The multinational company Nikon has recently been gaining attention for the promotion of its new camera, but for all the wrong reasons. In its latest campaign to spread the word about its new product, Nikon hired 32 photographers from all around the world to embark on a creative project using the camera as their main tool of expression. All 32 of these photographers were men.
This is more than just a mere oversight, as the company seems to be claiming. As Nikon is well aware, women are incredibly underrepresented in photojournalism and photography fields in general. In a brief a statement on Twitter, Nikon Asia wrote a very vague message about not getting enough female participation from the applicants they considered for the project. They also wrote that the female photographers they invited were “unable to attend.”
So, are we to assume that all the female photographers around the world just happened to be busy that week? This seems awfully convenient, but even if we’re running with this convoluted excuse, you’re telling me that they couldn’t find one available female photographer with 32 open slots to fill? As many have been quick to point out to Nikon, it is the company’s responsibility, in the end, to ensure that women are represented fairly.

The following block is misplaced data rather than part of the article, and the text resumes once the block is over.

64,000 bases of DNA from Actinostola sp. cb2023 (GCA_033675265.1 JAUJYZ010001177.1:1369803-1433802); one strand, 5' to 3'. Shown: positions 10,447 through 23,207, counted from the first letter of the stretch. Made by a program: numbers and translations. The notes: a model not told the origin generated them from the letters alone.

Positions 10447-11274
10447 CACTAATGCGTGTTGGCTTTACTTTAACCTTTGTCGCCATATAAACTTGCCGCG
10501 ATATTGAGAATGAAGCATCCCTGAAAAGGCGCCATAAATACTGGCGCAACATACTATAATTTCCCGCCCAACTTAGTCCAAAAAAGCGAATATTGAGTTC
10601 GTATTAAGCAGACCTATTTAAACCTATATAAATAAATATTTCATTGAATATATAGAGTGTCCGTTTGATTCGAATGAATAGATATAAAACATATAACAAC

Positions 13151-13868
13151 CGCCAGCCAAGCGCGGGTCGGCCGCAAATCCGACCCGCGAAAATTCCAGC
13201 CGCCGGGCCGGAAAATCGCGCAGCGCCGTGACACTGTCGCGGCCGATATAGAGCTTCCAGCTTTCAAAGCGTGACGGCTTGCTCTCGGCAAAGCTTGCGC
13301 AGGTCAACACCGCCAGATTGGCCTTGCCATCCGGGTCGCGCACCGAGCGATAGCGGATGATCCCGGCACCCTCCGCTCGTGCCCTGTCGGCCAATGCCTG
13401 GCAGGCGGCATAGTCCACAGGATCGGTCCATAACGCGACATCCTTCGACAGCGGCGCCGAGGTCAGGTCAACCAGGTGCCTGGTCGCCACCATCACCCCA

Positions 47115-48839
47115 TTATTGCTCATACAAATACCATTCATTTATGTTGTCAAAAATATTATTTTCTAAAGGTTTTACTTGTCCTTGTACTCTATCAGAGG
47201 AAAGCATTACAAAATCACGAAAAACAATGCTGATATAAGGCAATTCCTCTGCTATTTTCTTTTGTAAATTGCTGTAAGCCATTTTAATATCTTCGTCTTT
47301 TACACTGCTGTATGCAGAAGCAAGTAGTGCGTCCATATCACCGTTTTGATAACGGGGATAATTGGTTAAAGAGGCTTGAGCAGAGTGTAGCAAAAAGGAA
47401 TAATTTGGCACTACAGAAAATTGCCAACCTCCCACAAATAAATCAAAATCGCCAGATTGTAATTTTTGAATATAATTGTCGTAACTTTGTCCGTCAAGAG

Nikon also released a statement saying, “This unfortunate circumstance is not reflective of the value we place on female photographers and their enormous contributions to the field of photography.” Despite these claims, this “unfortunate circumstance” is exactly reflective of how women are perceived in many industries, photography included. How can Nikon expect people to believe one thing while unapologetically showing them the opposite?
Defending their position, they wrote that the all-male initiative was one of the many ways the company was going about selling its new camera and that women were involved in other, equally important projects like becoming brand ambassadors. Nikon continued, “We know the conversation happening is an important one. We appreciate the need to continue to improve the representation of women, and recognize our responsibility to support the immense creative talent of female photographers.”
According to a company report made in March of 2016, women make up 10.6 percent of Nikon employees and 4.7 percent of managers. By 2021, the company hopes to increase that number to 25 percent.
Unsurprisingly, Nikon received considerable backlash online, with many Twitter users commenting on the promotion’s blatant lack of diversity. Among the outspoken was Daniella Zalcman, a London-based photojournalist. She commented, “We’re here. We’re working. We exist.” Earlier this year, Zalcman created a database of female photographers, and is passionate about promoting equality within her work environment. She continued, “The problem is the organization not making the adequate effort to include us.” It seems to us that women shouldn’t have to go out of their way to prove that they exist.
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